Another service this book provides is that the author have a clear and logical understanding of Deism and explained to the reader in a clear and logical way that is easy to understand. He also explained how you can tell if one is a Deist by the language, mannerism and behavior when discussing religious matter. The author made it clear that while these men were born Christian, they didn't embrace Christianity as mature adults and ironic, some of them return the fold as they lay dying.
The book also point that one gift these men gave the American nation which was most reflective of their Deist faith was the concept of separation of Church and State. They defeated all efforts by the new nation to create Christianity as a state religion and ensure that religion and government stay out of each other's way.
These men who were Deist, ironically did not push this thought onto their families. The book also dealt with families of these men and come up with the fact that most of them were rise and remains as orthodox Christians.
The book briefly covered the religious lives of three regular Christians who supported our founding fathers, John Jay, Samuel Adams and Elias Boudinot.
The Epilogue proves to be quite interesting since the author discussed the faiths of our past presidents from Gerald R. Ford to George W. Bush. The mass difference between these men from each others truly reflect a true labyrinth of Christianity that is being practice in this nation today.
This book come well recommended and almost a standard mandatory reading material for any American interested in our nation's history. The book also serves as a warning against any revisionist thoughts by some in our country who wishes believe that men who founded our nation were some sort of religious fanatics or die-hard Christians.
on June 18, 2006
As a layman in the field of history, I nevertheless found this book organized and written very well, definitely not dessicating and technical scholarship. Dr. Holmes' hypotheses are clearly expressed and supported by his research, not by suppositions or preconceived notions. The philosophical/moral issues of today are many and complicated. It is impossible for one to categorically state how a historical person would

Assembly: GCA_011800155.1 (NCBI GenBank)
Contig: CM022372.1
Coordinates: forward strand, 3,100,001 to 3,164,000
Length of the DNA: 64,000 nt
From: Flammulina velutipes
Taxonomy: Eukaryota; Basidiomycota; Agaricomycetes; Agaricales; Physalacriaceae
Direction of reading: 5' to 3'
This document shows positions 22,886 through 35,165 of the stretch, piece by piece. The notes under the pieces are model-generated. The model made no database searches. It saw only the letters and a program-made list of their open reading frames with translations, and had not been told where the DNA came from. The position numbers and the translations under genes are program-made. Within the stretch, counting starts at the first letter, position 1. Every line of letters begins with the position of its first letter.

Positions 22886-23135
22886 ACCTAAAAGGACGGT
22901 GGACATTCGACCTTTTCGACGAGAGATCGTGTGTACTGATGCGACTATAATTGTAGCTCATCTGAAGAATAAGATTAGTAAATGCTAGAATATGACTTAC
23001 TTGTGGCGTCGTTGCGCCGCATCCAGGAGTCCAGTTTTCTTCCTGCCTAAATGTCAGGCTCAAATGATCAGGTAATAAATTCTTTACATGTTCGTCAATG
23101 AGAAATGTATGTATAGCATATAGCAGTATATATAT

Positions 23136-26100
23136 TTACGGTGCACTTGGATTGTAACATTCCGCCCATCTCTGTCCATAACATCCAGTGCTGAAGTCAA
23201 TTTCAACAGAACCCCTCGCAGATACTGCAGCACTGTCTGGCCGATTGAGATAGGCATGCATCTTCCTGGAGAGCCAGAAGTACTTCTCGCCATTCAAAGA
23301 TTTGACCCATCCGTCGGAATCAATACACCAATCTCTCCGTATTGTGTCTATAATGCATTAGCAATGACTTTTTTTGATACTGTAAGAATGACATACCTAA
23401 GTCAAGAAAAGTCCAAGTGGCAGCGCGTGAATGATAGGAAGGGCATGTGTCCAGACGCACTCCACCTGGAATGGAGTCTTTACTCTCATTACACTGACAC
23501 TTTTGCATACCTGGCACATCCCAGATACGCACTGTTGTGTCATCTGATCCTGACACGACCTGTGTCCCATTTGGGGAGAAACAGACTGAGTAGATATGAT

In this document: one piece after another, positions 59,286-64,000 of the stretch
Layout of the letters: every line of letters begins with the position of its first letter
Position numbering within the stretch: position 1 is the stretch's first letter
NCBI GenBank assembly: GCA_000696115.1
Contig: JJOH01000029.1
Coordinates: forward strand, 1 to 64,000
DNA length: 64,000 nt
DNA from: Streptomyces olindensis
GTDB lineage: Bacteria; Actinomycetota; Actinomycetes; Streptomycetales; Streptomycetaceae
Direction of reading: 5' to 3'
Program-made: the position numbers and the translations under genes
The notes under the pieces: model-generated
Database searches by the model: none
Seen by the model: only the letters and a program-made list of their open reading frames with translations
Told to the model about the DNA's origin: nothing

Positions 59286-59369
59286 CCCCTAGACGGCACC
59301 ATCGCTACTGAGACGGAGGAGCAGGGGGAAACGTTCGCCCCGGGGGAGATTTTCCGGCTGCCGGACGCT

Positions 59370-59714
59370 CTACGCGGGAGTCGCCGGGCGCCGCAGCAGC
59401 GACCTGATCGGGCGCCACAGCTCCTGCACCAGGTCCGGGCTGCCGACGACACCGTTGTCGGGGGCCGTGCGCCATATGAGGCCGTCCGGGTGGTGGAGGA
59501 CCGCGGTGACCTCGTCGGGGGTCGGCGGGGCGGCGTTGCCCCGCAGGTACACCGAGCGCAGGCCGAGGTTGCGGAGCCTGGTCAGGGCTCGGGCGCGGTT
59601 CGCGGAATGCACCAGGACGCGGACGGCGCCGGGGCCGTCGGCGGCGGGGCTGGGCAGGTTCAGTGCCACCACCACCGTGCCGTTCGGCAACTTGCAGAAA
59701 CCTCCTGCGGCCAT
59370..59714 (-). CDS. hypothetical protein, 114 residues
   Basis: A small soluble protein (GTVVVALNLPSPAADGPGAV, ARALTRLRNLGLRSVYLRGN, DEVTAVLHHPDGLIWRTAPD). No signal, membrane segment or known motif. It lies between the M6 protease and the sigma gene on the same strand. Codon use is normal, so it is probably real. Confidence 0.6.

have assessed and handled them and I was glad to not see him fall into that trap. What he does present is a solid history of the divisions present in Christianity at the founding of the U.S., the prevailing evidence as to the religious practices of the most influential politicians of that era, and what effect these practices had on matters such as freedom of religion and the separation of Church and State.
on November 7, 2006
I just finished reading the book "The Faiths of the Founding Fathers." I won't repeat what other reviewers have said, except to say that I felt the author laid out his research in a very easy to understand manner. This book helped me understand why there is such controversy around this topic. A person can point to one item out of many, such as church membership, participation or non-participation in church activities, and a person's actions, and draw the desired conclusion concerning whether a person is a Christian and/or religious. But the author examines all of these points and comes to a very sound conclusion regarding the people in question.
I enjoyed the book, and found it to be both informative and enlightening.
on June 15, 2006
When considering the faith of the founders of the U.S, it is easy to rely on half-truths and assumptions. David Holmes dispels a lot of myths in his well-researched book which uses historical documentation, personal letters, and observations of conduct in order to describe the various beliefs which the early patriots espoused. He begins by describing the religious movements of the 18th. century which influenced our founders. One interesting point he makes is that 9 of the original colonies had government-sponsored churches, a practice which the country quickly abandoned when the colonies united into a nation. Although many of the people he describes, including George Washington, Benjamin Franklin, and Thomas Jefferson, were brought up in orthodox Christian churches, such as Episcopal and Congregational, they were later influenced by the Deist movement which opposed many orthodox Christian views. He describes some interesting practices, such as the fact that George Washington would leave Anglican services before participating in communion, despite the fact that his wife Martha would stay for the sacrament. This is only one example of an early political wife who stayed true to her orthodox upbringing despite the Deist leanings of her husband. Holmes concludes his book with a brief description of modern-day presidents and their religious beliefs which bear much more scrutiny than the founding fathers' did. In writing this book Holmes displays an impartiality which is fitting for an historian, and which makes it all the more believable.